So I was making roast chicken the other day and I was about to shove a sliced lemon up the chicken’s bum, when two thoughts occured to me. The first was “why am I always shoving things up chickens’ bums?” And the second was “I should save some of this lemon and make a G&T.”
You know how sometime, great ideas come from combining two things together? Well that’s what happened in my brain: two thoughts collided and a new idea was created: “I should shove a G&T up a chicken’s bum.”
Regular reader may notice a developing theme of culinary chicken sodomy. Now, the lesson I learned from the Chickenosaurus Rex was that canning chicken isn’t really that effective. So I figured this time, instead of a can, I’d use a roasting bag. It essentially does the same thing: trap the liquid in with the meat.
Now if I wanted to do this legit, I’d get all the ingredients of gin: juniper, cinnamon, cucumber, cloves, citrus peel and whatever else, along with some quinine and whatever the hell else is in tonic and stuff the chicken with them. Or, I could just stuff the chicken with lemon, pour in enough gin to get a sailor tipsy, and seal it off. So that’s what I did.
As you can see, I used Lighthouse gin. Partly because I like to cook with really good ingredients, but also because that’s what I had on hand. I could have gone a got a bottle of cheap stuff, but then I’d have been stuck with a lot of gin I wasn’t too keen on drinking anyway. You may also notice that I didn’t bother with tonic. I didn’t really think that was going to add anything to the dish, and I’d rather drink it with ice, lemon and gin anyway.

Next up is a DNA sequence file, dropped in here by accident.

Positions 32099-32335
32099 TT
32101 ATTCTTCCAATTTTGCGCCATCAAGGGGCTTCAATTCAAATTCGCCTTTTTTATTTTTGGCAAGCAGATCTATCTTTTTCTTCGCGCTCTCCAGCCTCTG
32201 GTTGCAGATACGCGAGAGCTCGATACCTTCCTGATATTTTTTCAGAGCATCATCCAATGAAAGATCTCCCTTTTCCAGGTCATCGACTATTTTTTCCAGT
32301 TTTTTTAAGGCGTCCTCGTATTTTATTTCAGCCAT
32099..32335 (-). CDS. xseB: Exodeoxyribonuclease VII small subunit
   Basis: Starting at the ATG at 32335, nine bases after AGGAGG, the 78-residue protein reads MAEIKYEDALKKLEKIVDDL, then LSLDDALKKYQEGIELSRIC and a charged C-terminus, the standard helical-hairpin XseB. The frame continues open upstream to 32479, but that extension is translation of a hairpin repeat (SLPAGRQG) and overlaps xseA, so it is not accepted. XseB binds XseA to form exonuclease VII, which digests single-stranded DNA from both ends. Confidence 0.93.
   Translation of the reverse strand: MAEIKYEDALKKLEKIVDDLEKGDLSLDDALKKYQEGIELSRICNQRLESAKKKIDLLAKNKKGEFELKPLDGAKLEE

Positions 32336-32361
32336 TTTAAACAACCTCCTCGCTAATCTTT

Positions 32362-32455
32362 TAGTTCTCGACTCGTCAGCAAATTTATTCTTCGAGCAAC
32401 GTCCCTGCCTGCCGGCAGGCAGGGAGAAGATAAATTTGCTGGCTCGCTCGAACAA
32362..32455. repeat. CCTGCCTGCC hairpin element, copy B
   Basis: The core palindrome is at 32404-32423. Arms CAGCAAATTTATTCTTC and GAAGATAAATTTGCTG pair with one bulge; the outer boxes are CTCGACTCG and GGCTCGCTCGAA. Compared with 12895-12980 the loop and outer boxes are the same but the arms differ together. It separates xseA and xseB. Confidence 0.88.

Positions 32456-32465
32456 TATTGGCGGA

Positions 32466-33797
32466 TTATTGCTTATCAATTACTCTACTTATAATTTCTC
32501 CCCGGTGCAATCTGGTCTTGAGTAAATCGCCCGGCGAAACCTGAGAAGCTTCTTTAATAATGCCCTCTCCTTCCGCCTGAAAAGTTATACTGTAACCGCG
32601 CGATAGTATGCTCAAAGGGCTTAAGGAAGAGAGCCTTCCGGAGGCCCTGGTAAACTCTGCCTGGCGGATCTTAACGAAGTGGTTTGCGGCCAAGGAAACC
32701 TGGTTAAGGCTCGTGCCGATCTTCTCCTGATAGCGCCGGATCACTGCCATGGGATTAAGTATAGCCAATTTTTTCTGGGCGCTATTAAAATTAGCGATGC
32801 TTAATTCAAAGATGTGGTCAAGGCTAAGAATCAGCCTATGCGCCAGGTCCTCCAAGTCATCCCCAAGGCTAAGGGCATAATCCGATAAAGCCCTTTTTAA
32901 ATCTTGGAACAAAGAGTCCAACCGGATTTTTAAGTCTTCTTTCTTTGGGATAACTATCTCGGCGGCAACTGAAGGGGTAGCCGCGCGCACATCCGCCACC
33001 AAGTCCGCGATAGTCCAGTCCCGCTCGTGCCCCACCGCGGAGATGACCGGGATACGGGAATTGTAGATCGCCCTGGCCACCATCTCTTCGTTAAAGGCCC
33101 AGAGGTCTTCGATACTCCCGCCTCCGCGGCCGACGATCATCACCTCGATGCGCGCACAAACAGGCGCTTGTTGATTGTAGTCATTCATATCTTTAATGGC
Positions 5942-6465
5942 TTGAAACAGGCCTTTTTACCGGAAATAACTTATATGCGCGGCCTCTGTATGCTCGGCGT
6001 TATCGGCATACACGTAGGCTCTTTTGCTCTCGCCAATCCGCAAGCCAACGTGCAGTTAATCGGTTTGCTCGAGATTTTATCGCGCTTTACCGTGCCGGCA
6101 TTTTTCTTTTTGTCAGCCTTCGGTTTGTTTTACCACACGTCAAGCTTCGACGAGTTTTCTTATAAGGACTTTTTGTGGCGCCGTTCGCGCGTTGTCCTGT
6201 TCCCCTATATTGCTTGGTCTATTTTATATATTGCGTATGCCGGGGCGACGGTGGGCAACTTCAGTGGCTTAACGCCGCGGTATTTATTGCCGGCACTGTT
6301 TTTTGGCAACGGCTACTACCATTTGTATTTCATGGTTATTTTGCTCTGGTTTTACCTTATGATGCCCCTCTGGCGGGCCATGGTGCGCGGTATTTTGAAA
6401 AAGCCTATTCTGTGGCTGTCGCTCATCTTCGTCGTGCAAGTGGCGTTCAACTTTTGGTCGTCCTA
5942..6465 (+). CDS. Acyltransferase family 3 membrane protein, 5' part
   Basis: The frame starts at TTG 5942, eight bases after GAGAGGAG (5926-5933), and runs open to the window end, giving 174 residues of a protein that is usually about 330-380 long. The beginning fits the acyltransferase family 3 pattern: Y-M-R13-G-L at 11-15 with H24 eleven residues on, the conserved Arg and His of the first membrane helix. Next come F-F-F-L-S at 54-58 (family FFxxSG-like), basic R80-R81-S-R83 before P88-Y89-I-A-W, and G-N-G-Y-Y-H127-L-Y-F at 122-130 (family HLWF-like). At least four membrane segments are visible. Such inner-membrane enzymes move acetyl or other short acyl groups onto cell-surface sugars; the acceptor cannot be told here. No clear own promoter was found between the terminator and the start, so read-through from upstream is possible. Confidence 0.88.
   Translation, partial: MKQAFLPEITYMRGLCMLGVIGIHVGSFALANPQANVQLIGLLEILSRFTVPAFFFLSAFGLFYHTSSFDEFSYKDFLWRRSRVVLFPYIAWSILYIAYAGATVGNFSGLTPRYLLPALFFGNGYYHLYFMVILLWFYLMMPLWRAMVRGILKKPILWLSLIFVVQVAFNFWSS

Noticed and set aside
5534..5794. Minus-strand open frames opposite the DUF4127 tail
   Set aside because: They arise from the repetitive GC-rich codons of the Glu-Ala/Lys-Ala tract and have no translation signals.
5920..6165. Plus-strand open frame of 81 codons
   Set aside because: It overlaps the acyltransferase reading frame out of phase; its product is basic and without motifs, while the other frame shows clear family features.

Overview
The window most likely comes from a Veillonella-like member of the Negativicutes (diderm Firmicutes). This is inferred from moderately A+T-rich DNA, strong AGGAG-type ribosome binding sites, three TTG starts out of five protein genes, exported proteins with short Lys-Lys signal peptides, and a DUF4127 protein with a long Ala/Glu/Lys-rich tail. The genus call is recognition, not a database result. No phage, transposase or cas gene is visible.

So how’d it turn out? The chicken was falling-apart-tender and super zesty. I didn’t really get much gin flavour from it, but it was very nice none the less. I suspect I’d have needed to drown the bird in a sea of gin to get a proper result.1 I also made gravy with the juice from inside the bag and a little more gin. It came out super light, and needed a fair amount of soy to give it richness. It was however, very pleasantly zesty and did have a little gin flavour to it.
Post-mortem: a moderate success. Roasting bags are good if you want to make a very succulent roast, but I think I prefer open roasting in general. You get more caramelisation on the outside of the meat and in the bottom of the pan. This makes better gravy and you can also roast the veggies in the meat juices. I would probably consider using a bag if I was going to roast a turkey, which can be quite dry.
Still, a worthy experiment.